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Front Cell Neurosci. 2016 Nov 28;10:261. eCollection 2016.

Lack of Cdkl5 Disrupts the Organization of Excitatory and Inhibitory Synapses and Parvalbumin Interneurons in the Primary Visual Cortex.

Author information

1
Department of Neuroscience, University of Turin Turin, Italy.
2
Molecular Medicine and Medical Biotechnologies, University of Naples "Federico II" Napoli, Italy.
3
Mouse Biology Unit, European Molecular Biology Laboratory (EMBL) Monterotondo, Italy.
4
Department of Neuroscience, University of TurinTurin, Italy; National Institute of Neuroscience-ItalyTurin, Italy.

Abstract

Cyclin-dependent kinase-like 5 (CDKL5) mutations are found in severe neurodevelopmental disorders, including the Hanefeld variant of Rett syndrome (RTT; CDKL5 disorder). CDKL5 loss-of-function murine models recapitulate pathological signs of the human disease, such as visual attention deficits and reduced visual acuity. Here we investigated the cellular and synaptic substrates of visual defects by studying the organization of the primary visual cortex (V1) of Cdkl5-/y mice. We found a severe reduction of c-Fos expression in V1 of Cdkl5-/y mutants, suggesting circuit hypoactivity. Glutamatergic presynaptic structures were increased, but postsynaptic PSD-95 and Homer were significantly downregulated in CDKL5 mutants. Interneurons expressing parvalbumin, but not other types of interneuron, had a higher density in mutant V1, and were hyperconnected with pyramidal neurons. Finally, the developmental trajectory of pavalbumin-containing cells was also affected in Cdkl5-/y mice, as revealed by fainter appearance perineuronal nets at the closure of the critical period (CP). The present data reveal an overall disruption of V1 cellular and synaptic organization that may cause a shift in the excitation/inhibition balance likely to underlie the visual deficits characteristic of CDKL5 disorder. Moreover, ablation of CDKL5 is likely to tamper with the mechanisms underlying experience-dependent refinement of cortical circuits during the CP of development.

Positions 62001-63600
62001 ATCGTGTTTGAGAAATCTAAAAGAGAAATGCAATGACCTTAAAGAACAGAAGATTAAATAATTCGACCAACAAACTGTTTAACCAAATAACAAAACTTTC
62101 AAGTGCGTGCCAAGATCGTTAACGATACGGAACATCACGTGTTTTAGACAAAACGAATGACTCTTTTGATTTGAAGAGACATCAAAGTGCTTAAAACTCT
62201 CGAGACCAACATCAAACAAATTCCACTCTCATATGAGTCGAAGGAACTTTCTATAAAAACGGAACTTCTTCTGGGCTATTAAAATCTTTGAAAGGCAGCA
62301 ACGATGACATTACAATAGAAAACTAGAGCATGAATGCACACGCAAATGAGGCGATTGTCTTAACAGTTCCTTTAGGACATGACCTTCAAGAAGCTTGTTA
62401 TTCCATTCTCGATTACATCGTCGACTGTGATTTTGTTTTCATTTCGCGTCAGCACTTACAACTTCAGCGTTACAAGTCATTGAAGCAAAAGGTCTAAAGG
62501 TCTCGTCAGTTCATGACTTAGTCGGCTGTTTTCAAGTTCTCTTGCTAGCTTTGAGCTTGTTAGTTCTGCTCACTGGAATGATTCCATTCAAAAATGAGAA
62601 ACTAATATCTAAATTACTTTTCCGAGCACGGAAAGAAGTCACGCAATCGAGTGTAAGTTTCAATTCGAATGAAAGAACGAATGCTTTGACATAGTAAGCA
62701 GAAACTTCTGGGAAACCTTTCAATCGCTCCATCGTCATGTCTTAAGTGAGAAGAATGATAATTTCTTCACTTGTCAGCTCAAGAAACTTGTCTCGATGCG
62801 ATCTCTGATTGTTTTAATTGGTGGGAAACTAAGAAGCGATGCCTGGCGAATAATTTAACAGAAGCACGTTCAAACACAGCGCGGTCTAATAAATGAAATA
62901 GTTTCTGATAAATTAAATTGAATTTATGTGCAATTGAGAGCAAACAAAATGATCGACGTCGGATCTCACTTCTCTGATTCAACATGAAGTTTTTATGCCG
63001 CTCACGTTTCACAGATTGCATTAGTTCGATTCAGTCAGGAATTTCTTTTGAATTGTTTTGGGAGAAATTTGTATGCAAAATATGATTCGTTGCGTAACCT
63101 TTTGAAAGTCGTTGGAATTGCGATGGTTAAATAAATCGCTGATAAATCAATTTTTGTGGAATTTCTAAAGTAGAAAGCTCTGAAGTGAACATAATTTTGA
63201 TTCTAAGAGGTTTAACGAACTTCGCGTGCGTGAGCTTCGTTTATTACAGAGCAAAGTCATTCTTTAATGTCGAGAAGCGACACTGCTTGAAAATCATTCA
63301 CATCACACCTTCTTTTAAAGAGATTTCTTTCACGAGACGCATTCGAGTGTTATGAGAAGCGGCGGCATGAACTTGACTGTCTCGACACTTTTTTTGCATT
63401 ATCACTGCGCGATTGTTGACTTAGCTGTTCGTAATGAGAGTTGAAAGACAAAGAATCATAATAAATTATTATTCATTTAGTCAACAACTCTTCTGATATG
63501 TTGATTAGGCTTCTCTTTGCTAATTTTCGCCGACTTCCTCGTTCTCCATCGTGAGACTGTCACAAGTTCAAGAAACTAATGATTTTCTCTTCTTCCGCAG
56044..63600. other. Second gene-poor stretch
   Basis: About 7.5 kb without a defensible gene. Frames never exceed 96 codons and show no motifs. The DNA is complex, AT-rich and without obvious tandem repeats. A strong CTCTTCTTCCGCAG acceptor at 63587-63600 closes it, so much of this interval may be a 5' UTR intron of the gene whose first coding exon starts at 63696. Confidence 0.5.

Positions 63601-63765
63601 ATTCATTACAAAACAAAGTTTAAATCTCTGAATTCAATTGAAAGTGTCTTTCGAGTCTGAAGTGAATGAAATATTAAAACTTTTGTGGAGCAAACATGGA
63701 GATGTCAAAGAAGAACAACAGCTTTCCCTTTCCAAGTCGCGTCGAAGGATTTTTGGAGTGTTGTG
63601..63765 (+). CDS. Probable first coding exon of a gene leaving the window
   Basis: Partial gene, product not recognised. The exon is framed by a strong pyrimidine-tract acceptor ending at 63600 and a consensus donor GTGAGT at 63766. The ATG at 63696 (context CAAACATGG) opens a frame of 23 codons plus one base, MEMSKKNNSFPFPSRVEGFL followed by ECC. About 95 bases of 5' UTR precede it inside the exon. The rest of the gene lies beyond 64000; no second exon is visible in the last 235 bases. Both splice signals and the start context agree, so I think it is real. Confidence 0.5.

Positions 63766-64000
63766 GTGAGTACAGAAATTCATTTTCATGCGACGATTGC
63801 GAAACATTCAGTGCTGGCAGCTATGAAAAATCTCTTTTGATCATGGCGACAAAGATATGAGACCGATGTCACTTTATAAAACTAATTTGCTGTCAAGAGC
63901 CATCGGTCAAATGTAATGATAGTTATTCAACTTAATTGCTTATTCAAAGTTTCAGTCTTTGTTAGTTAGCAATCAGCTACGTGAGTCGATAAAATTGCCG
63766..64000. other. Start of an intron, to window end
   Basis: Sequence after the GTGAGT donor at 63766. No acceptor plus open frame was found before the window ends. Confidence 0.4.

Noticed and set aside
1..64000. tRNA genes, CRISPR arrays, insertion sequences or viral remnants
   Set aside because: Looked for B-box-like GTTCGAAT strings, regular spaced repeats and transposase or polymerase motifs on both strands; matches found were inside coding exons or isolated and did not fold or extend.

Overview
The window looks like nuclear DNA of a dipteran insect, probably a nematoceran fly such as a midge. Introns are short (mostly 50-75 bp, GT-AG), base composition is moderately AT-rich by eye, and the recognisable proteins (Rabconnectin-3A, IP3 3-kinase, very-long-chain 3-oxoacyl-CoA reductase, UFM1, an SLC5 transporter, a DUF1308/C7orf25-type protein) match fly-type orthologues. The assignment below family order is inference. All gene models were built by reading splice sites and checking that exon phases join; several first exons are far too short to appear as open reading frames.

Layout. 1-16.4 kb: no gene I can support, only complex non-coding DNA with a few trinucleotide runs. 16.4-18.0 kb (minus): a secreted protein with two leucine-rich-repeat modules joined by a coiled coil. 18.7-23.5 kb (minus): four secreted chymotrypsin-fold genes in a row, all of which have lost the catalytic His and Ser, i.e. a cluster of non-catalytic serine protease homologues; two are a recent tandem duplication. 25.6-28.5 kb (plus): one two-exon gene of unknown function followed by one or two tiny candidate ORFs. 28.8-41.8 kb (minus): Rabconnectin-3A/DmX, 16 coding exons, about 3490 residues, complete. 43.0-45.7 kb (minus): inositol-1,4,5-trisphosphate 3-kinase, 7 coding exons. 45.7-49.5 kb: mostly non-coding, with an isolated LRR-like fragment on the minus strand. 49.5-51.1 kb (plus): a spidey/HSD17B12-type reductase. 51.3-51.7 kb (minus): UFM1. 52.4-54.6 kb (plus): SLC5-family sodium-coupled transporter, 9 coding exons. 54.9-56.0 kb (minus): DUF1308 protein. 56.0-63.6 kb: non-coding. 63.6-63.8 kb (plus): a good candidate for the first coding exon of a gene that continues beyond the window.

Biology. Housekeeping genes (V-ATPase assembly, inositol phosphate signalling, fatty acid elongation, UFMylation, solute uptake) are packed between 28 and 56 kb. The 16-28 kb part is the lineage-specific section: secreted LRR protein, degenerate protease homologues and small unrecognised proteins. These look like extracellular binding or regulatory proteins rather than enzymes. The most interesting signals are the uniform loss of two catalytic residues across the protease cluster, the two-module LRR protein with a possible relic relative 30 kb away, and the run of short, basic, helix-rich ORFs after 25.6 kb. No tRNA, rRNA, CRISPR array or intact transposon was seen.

KEYWORDS:

CDKL5; Rett syndrome (RTT); cerbral cortex; mouse models; synapses

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